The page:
This recipe here is a combination of a few of my favorites mixed in with some ideas from my own head.  The optional part below, which is taken from the genius that is Mel at The Clothes Make the Girl, one of my most respected paleo blogs, is a really mind-blowing twist on “breading”.  The eggs are wonderful either way – the breading method making them take a little longer.

A couple of things to mention regarding the meat/seasoning –

I’ve made these with both ground pork and with Italian sausage with the casing removed.  I’ve also used half sausage / half ground beef.  These will be great no matter what combination you go with.  I wouldn’t recommend using ground turkey for this recipe because you really need a sturdier meat that can hold onto the egg and keep its form when plopped onto a cookie sheet.  Turkey is just too soft and won’t work well – stick to any combination of pork and red meat.   Related to this – what you use for meat may change how much seasoning you add.  If you use straight up ground pork then you may need more seasoning as opposed to using hot or sweet sausage which already has seasoning.  I say the more the better.  The core of these treats is a hard-boiled egg which can be pretty bland without  S+P sprinkled directly on it, so I usually overseason the meat a bit to compensate for that, and when you take a bite of it all that animal product goodness it evens out and causes a near food-gasm.  Experiment depending on the meat you use and find a meat to seasoning ratio that works for you!

To make 12 Scotch Eggs:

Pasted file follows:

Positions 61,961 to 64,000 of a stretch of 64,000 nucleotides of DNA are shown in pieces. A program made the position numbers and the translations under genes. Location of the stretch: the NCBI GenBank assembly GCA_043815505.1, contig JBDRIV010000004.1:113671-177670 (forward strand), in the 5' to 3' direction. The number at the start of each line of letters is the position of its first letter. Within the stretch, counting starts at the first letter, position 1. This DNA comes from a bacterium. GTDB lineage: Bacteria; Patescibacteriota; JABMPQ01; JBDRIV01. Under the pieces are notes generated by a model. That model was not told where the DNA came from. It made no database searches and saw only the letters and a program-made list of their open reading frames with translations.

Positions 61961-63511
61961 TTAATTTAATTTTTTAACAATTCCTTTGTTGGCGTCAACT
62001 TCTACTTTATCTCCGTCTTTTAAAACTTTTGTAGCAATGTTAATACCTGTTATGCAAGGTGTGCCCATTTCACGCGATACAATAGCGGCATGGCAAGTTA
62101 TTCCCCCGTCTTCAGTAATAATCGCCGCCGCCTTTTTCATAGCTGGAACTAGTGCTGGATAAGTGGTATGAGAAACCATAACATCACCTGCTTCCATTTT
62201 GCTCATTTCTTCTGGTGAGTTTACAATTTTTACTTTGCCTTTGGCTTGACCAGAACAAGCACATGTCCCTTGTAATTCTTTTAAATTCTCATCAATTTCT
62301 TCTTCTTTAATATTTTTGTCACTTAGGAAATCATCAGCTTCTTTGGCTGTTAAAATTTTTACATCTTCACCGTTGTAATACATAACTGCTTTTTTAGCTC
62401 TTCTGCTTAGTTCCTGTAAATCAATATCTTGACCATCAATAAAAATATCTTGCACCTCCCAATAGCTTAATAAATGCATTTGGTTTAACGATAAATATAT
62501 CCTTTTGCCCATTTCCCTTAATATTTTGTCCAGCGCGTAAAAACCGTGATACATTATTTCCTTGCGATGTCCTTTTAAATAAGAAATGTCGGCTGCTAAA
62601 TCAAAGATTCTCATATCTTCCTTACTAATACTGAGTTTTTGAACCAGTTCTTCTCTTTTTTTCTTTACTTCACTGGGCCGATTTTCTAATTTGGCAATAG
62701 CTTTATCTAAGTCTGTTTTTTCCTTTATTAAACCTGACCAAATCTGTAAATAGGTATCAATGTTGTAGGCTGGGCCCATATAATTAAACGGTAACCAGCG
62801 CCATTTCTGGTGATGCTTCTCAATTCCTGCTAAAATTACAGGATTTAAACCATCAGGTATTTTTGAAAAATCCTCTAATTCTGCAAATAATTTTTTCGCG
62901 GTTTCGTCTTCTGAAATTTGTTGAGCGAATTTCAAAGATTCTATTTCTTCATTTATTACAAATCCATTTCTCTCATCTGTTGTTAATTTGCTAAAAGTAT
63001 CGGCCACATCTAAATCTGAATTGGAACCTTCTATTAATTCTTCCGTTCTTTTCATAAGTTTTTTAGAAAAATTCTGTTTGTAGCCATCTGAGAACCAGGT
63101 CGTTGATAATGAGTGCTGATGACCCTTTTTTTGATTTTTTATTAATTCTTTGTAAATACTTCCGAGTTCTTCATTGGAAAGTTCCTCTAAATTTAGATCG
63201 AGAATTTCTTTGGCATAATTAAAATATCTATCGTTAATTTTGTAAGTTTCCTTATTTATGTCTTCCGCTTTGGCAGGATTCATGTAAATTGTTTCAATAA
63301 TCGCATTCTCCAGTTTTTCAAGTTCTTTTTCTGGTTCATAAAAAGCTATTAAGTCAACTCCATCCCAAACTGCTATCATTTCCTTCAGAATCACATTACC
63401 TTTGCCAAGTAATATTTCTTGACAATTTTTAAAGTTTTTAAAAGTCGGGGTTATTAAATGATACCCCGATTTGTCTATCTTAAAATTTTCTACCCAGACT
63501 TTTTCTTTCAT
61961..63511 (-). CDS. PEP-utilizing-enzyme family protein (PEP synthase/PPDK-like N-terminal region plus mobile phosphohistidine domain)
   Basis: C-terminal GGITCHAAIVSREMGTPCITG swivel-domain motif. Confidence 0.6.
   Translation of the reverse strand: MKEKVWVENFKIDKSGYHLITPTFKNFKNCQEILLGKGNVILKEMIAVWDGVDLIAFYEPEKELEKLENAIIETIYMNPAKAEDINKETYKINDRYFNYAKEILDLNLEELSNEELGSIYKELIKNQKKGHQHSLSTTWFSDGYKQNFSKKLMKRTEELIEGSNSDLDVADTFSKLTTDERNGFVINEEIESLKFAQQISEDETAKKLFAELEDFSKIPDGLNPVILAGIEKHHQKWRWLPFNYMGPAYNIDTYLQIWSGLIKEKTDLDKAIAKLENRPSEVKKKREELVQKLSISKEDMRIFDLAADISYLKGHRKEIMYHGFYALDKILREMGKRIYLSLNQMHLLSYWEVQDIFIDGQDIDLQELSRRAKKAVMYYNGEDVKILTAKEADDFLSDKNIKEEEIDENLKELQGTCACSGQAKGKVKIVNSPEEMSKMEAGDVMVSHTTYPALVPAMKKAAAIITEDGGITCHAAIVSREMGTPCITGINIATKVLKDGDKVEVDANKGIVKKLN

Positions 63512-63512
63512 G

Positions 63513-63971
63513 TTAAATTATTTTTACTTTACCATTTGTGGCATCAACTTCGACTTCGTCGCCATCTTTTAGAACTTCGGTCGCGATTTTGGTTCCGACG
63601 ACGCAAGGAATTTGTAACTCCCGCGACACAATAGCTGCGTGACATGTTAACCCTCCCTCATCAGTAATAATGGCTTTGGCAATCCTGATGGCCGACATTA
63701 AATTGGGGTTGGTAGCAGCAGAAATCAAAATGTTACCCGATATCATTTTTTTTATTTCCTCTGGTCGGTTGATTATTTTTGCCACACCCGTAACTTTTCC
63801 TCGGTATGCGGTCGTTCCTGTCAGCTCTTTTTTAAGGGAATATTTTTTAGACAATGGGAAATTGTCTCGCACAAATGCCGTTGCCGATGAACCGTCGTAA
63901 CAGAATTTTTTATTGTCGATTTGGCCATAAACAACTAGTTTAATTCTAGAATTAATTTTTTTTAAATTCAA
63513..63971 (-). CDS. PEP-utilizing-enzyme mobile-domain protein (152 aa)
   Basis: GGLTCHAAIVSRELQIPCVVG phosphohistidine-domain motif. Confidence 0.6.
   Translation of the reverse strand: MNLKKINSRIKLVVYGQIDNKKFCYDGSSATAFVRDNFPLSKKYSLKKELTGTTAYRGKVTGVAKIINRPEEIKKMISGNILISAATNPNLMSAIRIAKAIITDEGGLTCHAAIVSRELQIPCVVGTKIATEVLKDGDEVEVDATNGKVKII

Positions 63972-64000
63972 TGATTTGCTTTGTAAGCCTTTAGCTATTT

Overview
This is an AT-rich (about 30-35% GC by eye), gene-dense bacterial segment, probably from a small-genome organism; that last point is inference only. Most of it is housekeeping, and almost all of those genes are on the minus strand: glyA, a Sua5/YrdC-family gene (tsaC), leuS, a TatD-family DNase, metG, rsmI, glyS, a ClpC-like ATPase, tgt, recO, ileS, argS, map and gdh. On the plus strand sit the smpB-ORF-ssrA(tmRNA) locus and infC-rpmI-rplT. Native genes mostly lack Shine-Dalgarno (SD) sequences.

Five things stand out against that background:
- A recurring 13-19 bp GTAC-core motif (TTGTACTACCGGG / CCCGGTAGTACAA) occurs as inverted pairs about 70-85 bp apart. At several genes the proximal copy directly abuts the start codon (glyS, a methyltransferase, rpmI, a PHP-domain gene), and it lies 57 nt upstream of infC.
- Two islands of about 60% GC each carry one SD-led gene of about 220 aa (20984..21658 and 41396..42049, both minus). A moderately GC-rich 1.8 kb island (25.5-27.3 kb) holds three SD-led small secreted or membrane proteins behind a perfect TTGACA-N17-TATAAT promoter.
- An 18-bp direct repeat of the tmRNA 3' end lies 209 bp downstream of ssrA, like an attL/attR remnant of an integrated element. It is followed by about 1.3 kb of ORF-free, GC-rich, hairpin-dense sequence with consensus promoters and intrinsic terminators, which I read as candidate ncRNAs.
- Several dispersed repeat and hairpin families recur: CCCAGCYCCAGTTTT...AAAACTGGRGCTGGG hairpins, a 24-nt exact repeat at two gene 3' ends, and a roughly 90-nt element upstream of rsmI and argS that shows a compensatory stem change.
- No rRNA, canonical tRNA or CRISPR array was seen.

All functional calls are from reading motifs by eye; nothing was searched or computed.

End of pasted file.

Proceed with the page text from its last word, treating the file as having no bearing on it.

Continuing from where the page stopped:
— Pre-heat oven to 375 degrees and line a baking sheet with parchment paper —

3.5 lbs of ground pork and/or beef and/or sausage meat (casing removed)

3 cloves of garlic, minced

3/4 TBSP salt

1 tsp black pepper

1/4 tsp ground cinnamon

1/2 tsp ground cardamom

1/2 tsp all-spice

1 TBSP fennel seed, crushed with the side of a knife or a mortar & pestle

1/2 tsp garlic powder

dash of cayenne pepper (or more if you want real heat)

1 tsp dried parsley

1 tsp dried oregano

Optional “Breading”

1-2 raw eggs, lightly beaten

6 oz of fried pork rinds, put in food processor until they resemble bread crumbs

Add the meat and all of the spices into a large bowl.  Mix and knead with your hands until spices are well incorporated.  Really get into to evenly mix those spices.  Then separate your meat into 12 even balls — they will need to be good-sized to fit around that egg (this might take some playing-with at first).  Mine were about 2.5 inches inches in diameter.

Once you have all of your balls made it’s time to make the magic happen!  Flatten your ball into the palm of your hand, pressing around the edges until it’s thin and even.  Then place a boiled egg in the middle and wrap the flattened meat around the egg, pinching together the ends where they meet. Roll the meat-covered-egg around between your hands to try and get the meat evenly around the egg.  If you see any egg peaking out just keep pinching and rolling.  Do this to all of your eggs, placing each one on the parchment.

** If you are using the pork rind “breading” — dump the rind crumbs onto a plate in a thin layer.  Roll each ball in the rinds to get a very thin coating , then dip fully into the egg, then back in for another even roll through the crumbs and place back onto the cookie sheet.

Bake them at 375 for 20-25 minutes, depending on size, and for best cooking results turn them over halfway through.  Then turn up the heat to 400 and cook for another 10 minutes or so, until they are brown and crispy.

These are so easy to keep in the fridge and grab for breakfast on the run.  I like to cut them in half and zap them in the micro for 30 seconds, then sprinkle with S&P.  NOM!


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The Best Roasted Cauliflower Soup


This is my first real colder weather-comfort meal that I’ve made this season.  Although I’m resisting the inevitable end of warm temps, deep-down I’m really excited for scarves, boots and the holidays!!